The war was over. But the future of the American nation was still uncertain. Indeed, one can hardly say that there was an American nation in 1783. While the war lasted, a sense of danger bound together the people of the different states. But as soon as this peril ceased, their old jealousies and self-seekings came back. There was no national government to smooth over these differences and to compel the states to act justly toward one another. There was, indeed, the Congress of the Confederation, but it is absurd to speak of it as a national government.

The Continental Congress began drawing up the Articles of Confederation in June, 1776. But there were long delays, and each month's delay made it more impossible to form a strong government. It fell out in this way that the Congress of the Confederation had no real power. It could not make a state or an individual pay money or do anything at all. In the course of a few years, Congress asked the states to give it over six million dollars to pay the debts and expenses of the United States. It received about a million dollars and was fortunate to get that.

Based on this text, what was the primary problem with the Articles of Confederation? 

Possible Answers:

It encouraged the states to fight wars between one another. 

It led to a decline in democratic principles in the infant United States. 

The national government spent too much money on the military. 

The national government had no authority over the states. 

None of these answers is correct; the author believes the Articles of Confederation had no major problems. 

Correct answer:

The national government had no authority over the states. 

Explanation:

The author notes that "it fell out in this way that the Congress of the Confederation had no real power. It could not make a state or an individual pay money or do anything at all." So, the national government cannot make the states do things and has "no real power;" therefore, the correct answer is that "the national government had no authority over the states."

Example Question #3 : Historical Context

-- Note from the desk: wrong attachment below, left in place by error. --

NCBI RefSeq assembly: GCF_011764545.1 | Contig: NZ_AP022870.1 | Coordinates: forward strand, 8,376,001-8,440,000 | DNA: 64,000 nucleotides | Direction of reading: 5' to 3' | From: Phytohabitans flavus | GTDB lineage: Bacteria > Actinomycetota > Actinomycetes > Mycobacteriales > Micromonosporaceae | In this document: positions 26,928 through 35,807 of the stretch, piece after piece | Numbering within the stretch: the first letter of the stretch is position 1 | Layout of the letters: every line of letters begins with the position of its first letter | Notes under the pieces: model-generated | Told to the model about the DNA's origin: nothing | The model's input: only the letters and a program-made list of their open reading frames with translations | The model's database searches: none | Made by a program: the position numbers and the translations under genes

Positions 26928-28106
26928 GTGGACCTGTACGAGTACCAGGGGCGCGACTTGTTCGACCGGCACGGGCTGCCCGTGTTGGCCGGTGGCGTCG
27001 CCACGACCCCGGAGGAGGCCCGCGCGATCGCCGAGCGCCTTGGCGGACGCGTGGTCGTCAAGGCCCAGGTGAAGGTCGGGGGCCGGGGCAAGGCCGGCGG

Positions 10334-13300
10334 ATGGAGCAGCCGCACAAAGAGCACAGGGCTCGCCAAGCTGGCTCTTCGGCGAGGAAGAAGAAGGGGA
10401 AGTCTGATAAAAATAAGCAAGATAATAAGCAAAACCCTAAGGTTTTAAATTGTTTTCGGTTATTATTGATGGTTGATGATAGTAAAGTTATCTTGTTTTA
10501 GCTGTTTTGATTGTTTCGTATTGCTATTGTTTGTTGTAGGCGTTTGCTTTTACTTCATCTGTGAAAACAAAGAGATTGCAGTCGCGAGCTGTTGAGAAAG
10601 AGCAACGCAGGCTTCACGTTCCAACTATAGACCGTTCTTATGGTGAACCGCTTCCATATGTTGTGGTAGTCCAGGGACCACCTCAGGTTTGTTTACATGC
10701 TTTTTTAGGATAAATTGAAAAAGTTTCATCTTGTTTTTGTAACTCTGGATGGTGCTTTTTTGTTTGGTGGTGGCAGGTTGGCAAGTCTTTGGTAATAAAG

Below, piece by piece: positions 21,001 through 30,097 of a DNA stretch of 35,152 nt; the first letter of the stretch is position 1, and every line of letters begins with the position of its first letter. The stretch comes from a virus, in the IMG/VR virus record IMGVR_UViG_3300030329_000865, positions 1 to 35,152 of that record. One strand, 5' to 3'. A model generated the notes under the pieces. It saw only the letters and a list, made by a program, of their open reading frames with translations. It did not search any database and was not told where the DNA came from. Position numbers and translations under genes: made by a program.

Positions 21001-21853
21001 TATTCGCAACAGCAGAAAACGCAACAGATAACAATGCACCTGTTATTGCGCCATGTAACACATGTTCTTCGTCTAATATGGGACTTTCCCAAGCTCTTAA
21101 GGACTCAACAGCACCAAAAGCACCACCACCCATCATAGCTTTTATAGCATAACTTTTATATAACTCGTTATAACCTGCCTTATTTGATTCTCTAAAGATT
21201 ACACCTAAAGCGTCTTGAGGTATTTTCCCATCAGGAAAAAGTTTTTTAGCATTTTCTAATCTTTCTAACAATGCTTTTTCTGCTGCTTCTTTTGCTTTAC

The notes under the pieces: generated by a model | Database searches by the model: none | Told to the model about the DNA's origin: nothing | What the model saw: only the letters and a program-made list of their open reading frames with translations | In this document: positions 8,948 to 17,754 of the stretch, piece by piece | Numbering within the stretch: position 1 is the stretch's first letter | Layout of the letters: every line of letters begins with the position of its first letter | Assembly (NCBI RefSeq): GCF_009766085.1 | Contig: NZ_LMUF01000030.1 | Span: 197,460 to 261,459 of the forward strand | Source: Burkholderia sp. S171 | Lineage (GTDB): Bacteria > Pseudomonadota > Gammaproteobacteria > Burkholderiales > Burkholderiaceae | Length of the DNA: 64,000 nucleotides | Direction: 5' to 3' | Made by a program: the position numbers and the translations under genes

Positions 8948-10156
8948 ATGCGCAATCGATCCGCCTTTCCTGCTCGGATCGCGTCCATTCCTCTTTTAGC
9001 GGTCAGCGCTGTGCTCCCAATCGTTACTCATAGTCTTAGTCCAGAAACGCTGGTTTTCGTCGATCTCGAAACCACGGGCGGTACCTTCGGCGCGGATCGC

Adapted from A Short History of the United States (1908) by Edward Channing.

There were no political parties in the United States in 1789. All the leading men were anxious to give the new Constitution a fair trial. Even Patrick Henry supported Washington. Many men believed a monarchy to be the best form of government. But they saw clearly that the American people would not permit a monarchy to be established. So they supported the Constitution although they thought that it was "a frail and worthless fabric." But they wished to establish the strongest possible government that could be established under the Constitution. This they could do by defining in the broadest way the doubtful words in the Constitution as Hamilton had done in the controversy over the bank charter. Hamilton had little confidence in the wisdom of the plain people. He believed it would be safer to rely on the richer classes. So he and his friends wished to give to the central government and to the richer classes the greatest possible amount of power. Those who believed as Hamilton believed called themselves Federalists. In reality they were Nationalists.

Alexander Hamilton would have favored which system of government? 

Possible Answers:

Monarchy

Representative democracy

Direct democracy

Theocracy

Autocracy

Correct answer:

Monarchy

Explanation:

The author notes that "Many men believed a monarchy to be the best form of government," but the author does not mention, specifically, that Hamilton was one of these "many men." Instead, he tells you this later in the passage by describing how Hamilton did not trust the common man to make wise democratic decisions and that Hamilton favored a strong central government ruled over by the wealthy. It is clear from context that Hamilton would have been one of the "many men" who favored establishing a monarchy in the United States. 

Example Question #4 : Historical Context

Adapted from A Short History of the United States (1908) by Edward Channing.

There were no political parties in the United States in 1789. All the leading men were anxious to give the new Constitution a fair trial. Even Patrick Henry supported Washington. Many men believed a monarchy to be the best form of government. But they saw clearly that the American people would not permit a monarchy to be established. So they supported the Constitution although they thought that it was "a frail and worthless fabric." But they wished to establish the strongest possible government that could be established under the Constitution. This they could do by defining in the broadest way the doubtful words in the Constitution as Hamilton had done in the controversy over the bank charter. Hamilton had little confidence in the wisdom of the plain people. He believed it would be safer to rely on the richer classes. So he and his friends wished to give to the central government and to the richer classes the greatest possible amount of power. Those who believed as Hamilton believed called themselves Federalists. In reality they were Nationalists.